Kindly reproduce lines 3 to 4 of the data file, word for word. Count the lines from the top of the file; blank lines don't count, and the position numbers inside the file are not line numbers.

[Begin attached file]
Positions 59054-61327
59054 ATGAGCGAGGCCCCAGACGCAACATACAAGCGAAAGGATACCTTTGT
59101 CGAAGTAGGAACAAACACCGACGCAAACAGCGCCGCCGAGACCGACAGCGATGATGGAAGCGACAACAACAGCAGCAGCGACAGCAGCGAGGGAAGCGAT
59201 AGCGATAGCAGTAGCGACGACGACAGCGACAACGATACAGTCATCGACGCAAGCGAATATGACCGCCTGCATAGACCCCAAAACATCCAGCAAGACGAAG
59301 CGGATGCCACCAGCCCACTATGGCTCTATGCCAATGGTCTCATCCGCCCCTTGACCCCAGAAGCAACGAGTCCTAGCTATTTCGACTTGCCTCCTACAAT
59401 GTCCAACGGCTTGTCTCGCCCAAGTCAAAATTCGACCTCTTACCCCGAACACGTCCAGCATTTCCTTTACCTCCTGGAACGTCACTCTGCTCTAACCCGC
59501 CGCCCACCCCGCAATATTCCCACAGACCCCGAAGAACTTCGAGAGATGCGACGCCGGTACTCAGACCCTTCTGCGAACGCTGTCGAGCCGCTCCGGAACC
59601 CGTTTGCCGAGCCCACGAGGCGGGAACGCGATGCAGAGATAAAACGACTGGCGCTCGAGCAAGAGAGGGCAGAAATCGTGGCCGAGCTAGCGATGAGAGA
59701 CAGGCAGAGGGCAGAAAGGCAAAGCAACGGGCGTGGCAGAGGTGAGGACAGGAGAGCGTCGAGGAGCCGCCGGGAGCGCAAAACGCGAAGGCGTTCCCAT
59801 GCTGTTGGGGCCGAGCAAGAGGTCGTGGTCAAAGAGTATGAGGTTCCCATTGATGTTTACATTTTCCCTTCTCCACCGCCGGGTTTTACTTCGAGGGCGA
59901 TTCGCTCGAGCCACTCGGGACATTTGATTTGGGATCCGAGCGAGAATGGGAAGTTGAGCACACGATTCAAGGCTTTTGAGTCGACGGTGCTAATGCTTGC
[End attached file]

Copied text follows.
59101 CGAAGTAGGAACAAACACCGACGCAAACAGCGCCGCCGAGACCGACAGCGATGATGGAAGCGACAACAACAGCAGCAGCGACAGCAGCGAGGGAAGCGAT
59201 AGCGATAGCAGTAGCGACGACGACAGCGACAACGATACAGTCATCGACGCAAGCGAATATGACCGCCTGCATAGACCCCAAAACATCCAGCAAGACGAAG